Do Teachers Feel Valued by Their Communities?
Public school teachers' views that they are underpaid and their schools underfunded tie in with a broader concern over the way teachers say they feel valued by their communities. Only about half--52%--say their community values them a great deal or a...
Education on the Campaign Trail: Student Loans, Teacher Pay, and School Segregation Are among the Education Issues Likely to Influence the 2020 Presidential Campaign
Summer in Washington used to mean a welcome reprieve from the city's obsession with politics. But this year, even after the killer heat and humidity arrived, the business of Washington remained a constant. Here inside the Beltway, the next presidential...
Educator Licensure OVERLAP in the Early Grades: Why It Occurs, Why It Matters, and What to Do about It: The Requirements to Teach Young Children Should Take into Account the Specific Developmental Needs of Early Childhood
Early childhood is widely recognized as a distinct phase of human development, extending from birth through age eight, during which children develop important physical, social-emotional, and cognitive skills (Allen & Kelly, 2015). To date, 48 states...
Goal-Setting Practices That Support a Learning Culture: Having Students Set Their Own Goals and Monitor Their Progress Is Most Effective When Teachers Are Able to Create a Culture, Rather Than Follow Prescriptive Steps
Getting students to understand where they are in their learning is a steep challenge with potential for a huge payoff when you are seeking to build school and classroom cultures where improvement and growth flourish. So what can educators do to help...
How Do You Assess School Quality?
The potential for large numbers of teachers to leave the profession poses a challenge to schools on a variety of fronts. One of those is how parents assess school quality--because more parents cite teachers and staff as the key ingredient than any other...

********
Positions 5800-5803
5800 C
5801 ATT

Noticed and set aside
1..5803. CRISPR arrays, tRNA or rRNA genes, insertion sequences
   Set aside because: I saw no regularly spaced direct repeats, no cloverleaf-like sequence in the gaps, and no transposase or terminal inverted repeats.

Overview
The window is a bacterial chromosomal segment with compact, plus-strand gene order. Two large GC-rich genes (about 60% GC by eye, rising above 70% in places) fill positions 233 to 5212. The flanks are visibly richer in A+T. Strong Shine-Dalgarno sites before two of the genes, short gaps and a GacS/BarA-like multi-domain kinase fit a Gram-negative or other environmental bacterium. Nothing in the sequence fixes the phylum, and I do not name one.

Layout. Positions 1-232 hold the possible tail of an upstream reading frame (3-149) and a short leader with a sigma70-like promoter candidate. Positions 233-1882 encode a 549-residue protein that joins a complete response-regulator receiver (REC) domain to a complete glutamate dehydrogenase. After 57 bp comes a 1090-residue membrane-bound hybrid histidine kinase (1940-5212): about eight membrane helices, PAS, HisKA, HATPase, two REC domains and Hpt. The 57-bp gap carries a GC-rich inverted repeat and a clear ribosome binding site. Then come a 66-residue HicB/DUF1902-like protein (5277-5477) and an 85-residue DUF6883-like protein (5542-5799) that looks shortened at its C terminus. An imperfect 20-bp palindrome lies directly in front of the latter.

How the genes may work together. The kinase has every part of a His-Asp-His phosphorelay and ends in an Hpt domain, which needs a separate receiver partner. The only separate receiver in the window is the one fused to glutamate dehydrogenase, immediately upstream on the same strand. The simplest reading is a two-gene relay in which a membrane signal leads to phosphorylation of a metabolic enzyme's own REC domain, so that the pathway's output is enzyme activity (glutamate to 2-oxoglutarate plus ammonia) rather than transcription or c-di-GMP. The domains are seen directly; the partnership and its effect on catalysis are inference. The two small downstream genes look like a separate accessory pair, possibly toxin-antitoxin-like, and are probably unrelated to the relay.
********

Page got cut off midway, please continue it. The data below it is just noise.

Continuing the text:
How Do You Rate School Problems and Pressures?
The PDK poll asked parents to rate problems and pressures in the school their child or oldest child attends, and teachers to rate the same challenges at the school where they work. As mentioned in the introduction to this report, 50% of teachers see...
How Much Should Schools Focus on Workforce Preparation?
Parents and adults (each 53%) agree that academics should be the focus of a public school education while teachers say the main goal should be preparing students to be good citizens (45%) or preparing them academically (37%). Just about 2 in 10 parents,...
How Should Public Schools Handle Discipline?
When it comes to school discipline, support for zero tolerance is less than it seems, mediation wins substantial support--and trust in school administrators is less than complete. There's been a change in views over the years: In the first PDK poll in...
How Would You Grade the Public Schools?
The PDK poll continues its long-standing tradition of asking the public to grade the public schools nationally and locally. Customary dichotomies emerge: Just i9% of Americans give the nation's schools an A or B grade, while many more give an A or B...
It's Not Fair, I Don't Want to Share: When Child Development and Teacher Expectations Clash: Young Children May Know about the Importance of Sharing without Yet Being Able to Act on That Knowledge
Promoting cooperative social behavior is a--perhaps the--major task of preschool teachers. But when teaching children to be nice and to share with and include one another, teachers have to contend with the fact that young children often do not want...